Veterinary experience generally falls into one of two categories: observation and hands-on experience. The observation part of animal and veterinary experience is very fun and serves as a jumping-off point to begin learning how to handle animals. Even as a high school student, you can ask a vet if they would mind letting you shadow them during appointments and surgeries at a clinic. I would suggest arranging to come in once a week for a summer, or shadowing three days a week for a month or so. You want to come often enough that you are seeing a variety of things and a lot of things, but not often enough to burden the clinic or vet.
Transitioning from observing to actually doing things is a bit harder, because a lot depends on you as an individual, and the veterinary practice. However, the more time you spend observing, the more time you’re giving yourself to ask questions and learn. And as you get to know the veterinarian and technicians, they will start to trust you and (most likely) will tell you what they are doing and why they are doing it. Eventually, they will teach you some basic things, like animal restraint and behavior, and later some medical procedures, depending on the practice. As long as you remain positive, curious, open to learning, and ready to help, the veterinary staff will accept you with open arms and teach you a lot of fascinating things.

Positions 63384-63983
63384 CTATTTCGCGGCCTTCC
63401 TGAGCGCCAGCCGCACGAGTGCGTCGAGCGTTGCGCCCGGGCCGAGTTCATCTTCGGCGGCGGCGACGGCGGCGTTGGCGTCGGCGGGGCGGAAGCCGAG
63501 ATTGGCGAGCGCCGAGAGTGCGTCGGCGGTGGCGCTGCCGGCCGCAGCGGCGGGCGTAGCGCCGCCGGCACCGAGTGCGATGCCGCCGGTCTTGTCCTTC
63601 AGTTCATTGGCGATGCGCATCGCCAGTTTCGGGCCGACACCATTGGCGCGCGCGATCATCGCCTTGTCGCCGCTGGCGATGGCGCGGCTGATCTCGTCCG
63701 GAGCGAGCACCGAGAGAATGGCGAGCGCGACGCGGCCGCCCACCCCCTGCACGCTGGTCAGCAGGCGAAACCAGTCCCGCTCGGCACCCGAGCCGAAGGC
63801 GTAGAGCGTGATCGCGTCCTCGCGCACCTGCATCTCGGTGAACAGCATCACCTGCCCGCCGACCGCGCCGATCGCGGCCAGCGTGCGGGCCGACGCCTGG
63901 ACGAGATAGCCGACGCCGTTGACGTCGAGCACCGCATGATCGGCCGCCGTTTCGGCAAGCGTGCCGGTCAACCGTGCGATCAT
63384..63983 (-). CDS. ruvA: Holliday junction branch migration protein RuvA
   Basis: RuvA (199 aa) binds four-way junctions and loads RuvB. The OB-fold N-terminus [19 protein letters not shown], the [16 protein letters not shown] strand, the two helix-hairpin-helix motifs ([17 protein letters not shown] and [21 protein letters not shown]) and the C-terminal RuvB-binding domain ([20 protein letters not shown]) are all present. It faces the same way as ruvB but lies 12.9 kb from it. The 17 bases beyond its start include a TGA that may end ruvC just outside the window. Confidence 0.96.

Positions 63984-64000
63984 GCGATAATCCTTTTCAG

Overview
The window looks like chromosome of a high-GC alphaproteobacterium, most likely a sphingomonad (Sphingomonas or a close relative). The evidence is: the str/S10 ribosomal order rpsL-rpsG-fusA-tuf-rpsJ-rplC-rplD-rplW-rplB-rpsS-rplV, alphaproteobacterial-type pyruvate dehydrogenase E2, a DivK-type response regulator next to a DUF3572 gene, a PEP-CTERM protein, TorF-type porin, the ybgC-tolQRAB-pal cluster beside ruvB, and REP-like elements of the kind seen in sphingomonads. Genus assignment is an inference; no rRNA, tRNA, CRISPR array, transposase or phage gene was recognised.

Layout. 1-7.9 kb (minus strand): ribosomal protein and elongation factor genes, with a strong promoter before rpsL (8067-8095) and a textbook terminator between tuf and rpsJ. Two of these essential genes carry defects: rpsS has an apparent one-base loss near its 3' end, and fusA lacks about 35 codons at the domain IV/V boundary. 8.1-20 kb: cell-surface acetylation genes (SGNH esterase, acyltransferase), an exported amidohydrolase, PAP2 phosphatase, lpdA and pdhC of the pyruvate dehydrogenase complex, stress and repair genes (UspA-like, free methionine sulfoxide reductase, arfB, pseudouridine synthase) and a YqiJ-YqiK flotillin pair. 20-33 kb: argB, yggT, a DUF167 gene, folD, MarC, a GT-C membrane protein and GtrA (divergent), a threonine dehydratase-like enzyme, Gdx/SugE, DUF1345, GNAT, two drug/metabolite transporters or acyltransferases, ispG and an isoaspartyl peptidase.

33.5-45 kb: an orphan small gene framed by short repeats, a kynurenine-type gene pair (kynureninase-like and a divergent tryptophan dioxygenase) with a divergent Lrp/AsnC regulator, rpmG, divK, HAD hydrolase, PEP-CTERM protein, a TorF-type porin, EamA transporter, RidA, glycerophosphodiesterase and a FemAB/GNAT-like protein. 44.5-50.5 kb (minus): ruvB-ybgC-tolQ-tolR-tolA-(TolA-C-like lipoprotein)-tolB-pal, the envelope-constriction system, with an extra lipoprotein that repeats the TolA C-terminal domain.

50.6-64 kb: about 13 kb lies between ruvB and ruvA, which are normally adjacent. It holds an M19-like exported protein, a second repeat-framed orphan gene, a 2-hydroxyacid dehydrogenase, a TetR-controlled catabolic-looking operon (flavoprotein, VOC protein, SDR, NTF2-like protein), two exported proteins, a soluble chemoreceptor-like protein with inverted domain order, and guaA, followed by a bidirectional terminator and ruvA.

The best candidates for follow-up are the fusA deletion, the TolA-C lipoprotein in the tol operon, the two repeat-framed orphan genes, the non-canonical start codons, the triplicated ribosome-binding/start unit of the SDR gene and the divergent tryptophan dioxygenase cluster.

It can be difficult, transitioning from observing veterinary staff to actually gaining hands-on experience, but once you prove your grasp of basic animal restraint, it will be much easier to start learning some pretty exciting things. And once you’re more involved in something, the more interesting it is, and the more questions you’ll have.
And don’t worry if it seems like you’re not fitting in or not able to do much at a certain clinic. Get what you can out of the experience, and then find another clinic at which to intern. Try a smaller or larger clinic, or try a practice with multiple veterinarians. Try a mixed animal practice, or a specialized clinic that caters to exotics.
Most vet schools love to see students with a wide variety of experiences, so be sure to get both large and small animal experience, even if you are pretty certain that you want to work with horses exclusively. You don’t know if you like something until you try it, right? Also be sure to get one experience that will really stick out—whether that’s volunteering at a wildlife refuge in Africa, working on a goat farm, or volunteering at a zoo. All of this may seem overwhelming, but it’s easier than you think to find programs that will help you get animal experience over the summer or when you travel abroad. I arranged all my internships myself, and it wasn’t too hard to contact local vets and organizations to ask them about internship possibilities or employment. All it takes is preparation, perseverance, and courage!